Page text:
Although musicians have a hard time getting paid, music is still relatively vital today because it is really cheap for a band to roll into a studio and record an album. So, if you’re willing to spend hours on the Internet searching for great stuff, you can find it.

    Making a film is much more expensive and requires many more people. That doesn’t mean there won’t be anymore great films, but it does seem to indicate that they will be harder to find… and that more of them will show up on TV as opposed to in theaters.

    1. My argument for new talent is that a role that would normlly go to Brad Pitt will be cast with a more unknown because the studio won’t pay as much for a lead role because they are giving less money to the movies that aren’t as much blockbusters.
      I agree that this hurts smaller unknown filmmakers but I rarely hear anyone say I wish I had seen a movie like Lincoln in the theater. Fans are ok with seeing such films at home.
      You make many valid points I just don’t see studios going under from this. New Line’s rep wasn’t hung on Lord Of The Rings and if it was that was not a risky choice. It was one of the most beloved books ever and the script alone made it a sure thing, although there is no such thing.
      I greatly appreciate your well thought out comments and thoughts and the fact you truly took the time to read my post. Thanks for reading and I hope you come back for more

      1. I’ll definitely come back, as I subscribe to your blog and love to check out your thoughts.

        I look at the acting roles this way. Actors go where the roles are. If studios finance fewer films and put more of their cash into blockbusters, there will be fewer roles. This may result in lower pay — even for big-name stars — but we’ll have to see how it plays out. As a rule, a studio will not pour millions into a potential blockbuster anchored by a no-name. It’s just too risky. There are exceptions — like the then-lesser-known Sam Worthington in “Avatar” — but these are exceptions.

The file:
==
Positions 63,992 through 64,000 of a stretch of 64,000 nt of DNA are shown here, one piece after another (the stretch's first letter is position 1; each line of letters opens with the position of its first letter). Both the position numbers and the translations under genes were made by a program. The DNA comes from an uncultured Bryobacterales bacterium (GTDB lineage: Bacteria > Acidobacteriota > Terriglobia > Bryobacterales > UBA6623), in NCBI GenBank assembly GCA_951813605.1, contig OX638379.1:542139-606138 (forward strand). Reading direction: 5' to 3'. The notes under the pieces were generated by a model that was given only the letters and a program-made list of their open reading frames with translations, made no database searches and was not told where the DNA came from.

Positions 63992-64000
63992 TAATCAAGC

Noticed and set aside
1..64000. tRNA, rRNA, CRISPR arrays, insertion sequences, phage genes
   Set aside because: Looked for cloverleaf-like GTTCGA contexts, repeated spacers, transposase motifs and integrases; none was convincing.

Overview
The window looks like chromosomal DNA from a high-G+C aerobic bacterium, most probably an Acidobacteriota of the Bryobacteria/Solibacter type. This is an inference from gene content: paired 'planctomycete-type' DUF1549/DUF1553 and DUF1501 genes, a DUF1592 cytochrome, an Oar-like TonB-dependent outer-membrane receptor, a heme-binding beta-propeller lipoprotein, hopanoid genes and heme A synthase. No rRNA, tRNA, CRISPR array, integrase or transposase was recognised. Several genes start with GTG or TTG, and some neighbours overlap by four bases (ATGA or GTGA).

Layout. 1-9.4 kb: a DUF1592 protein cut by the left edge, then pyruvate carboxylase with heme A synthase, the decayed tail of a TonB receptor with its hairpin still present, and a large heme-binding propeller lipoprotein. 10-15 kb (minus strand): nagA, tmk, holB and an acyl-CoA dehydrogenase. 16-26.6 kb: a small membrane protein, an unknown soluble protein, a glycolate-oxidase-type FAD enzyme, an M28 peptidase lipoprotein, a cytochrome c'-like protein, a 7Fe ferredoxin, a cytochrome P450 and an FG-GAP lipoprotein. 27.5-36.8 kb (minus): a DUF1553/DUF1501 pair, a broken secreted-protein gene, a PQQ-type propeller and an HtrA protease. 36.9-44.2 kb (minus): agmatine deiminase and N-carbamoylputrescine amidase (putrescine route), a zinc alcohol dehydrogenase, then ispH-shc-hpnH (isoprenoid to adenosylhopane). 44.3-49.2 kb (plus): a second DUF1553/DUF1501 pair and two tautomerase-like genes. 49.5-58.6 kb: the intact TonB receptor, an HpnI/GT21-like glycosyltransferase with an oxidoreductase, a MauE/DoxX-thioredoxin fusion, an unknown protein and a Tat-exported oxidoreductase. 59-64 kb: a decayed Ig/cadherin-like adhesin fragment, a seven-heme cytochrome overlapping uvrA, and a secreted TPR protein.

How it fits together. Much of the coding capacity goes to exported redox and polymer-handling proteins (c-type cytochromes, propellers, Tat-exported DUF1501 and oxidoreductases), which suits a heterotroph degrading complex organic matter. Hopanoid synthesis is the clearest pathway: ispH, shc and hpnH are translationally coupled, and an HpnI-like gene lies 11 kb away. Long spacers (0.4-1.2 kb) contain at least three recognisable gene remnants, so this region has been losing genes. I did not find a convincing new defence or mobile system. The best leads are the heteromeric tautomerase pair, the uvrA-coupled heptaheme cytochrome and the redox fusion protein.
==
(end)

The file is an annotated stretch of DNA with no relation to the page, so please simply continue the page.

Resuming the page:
That means fewer roles and more actors (including big names) competing for them. If this happens, I expect to see fewer people — not more — breaking into the movie industry. Just look at what’s happening in other media. A few big personalities are becoming increasingly important (Rush Limbaugh in radio, syndicated columnists in print media, etc.).

        As for putting all one’s money in a few big pictures, it is risky no matter what. The gamble New Line took with “Lord of the Rings” is well documented. And a few failed projects have sunk studios in the past. Check out this story:

        New Line might have survived with a “LOTR” failure, but there’s no telling. It was a small studio to be playing with that kind of money.

        To be sure, other studios will step in if one or two fail. And, if that happens, maybe some will go back to making smaller films.

        The main thing Spielberg and Lucas were saying, however, is that it is harder than ever to get a film made… particularly a small one. And that is bad news for the industry and viewers. It means people could be stuck either with commercial projects that the studios see as cash cows or REALLY small indies with no budget (the first “Paranormal Activity” comes to mind). That would be a shame since so many great films occupy the middle ground. They need money for solid production value, good players, etc., but don’t need the millions of a special-effects film.

        You are probably right that a lot of folks don’t care if they watch “Lincoln” at home. But I still like the theatrical experience, so I would hate to see it go away completely.

        Thanks for the provocative post!

      2. I agree that there’s nothing like going to the theater I just go based on people I know and co-workers views and I think PART of the reason films get downloaded so much is that people do not care where or how they see a film they just wanna see it.
        So glad to have such an intelligent and thoughtful subscriber!!

      3. Thanks for the compliment. I think you are right that most people just want to see the film. That explains the prevalence of iPads, digital downloads, etc. I certainly don’t mind watching at home (especially since I have a pretty nice setup) but I guess I’m a purist. I’ll still pick a theater if all things are equal.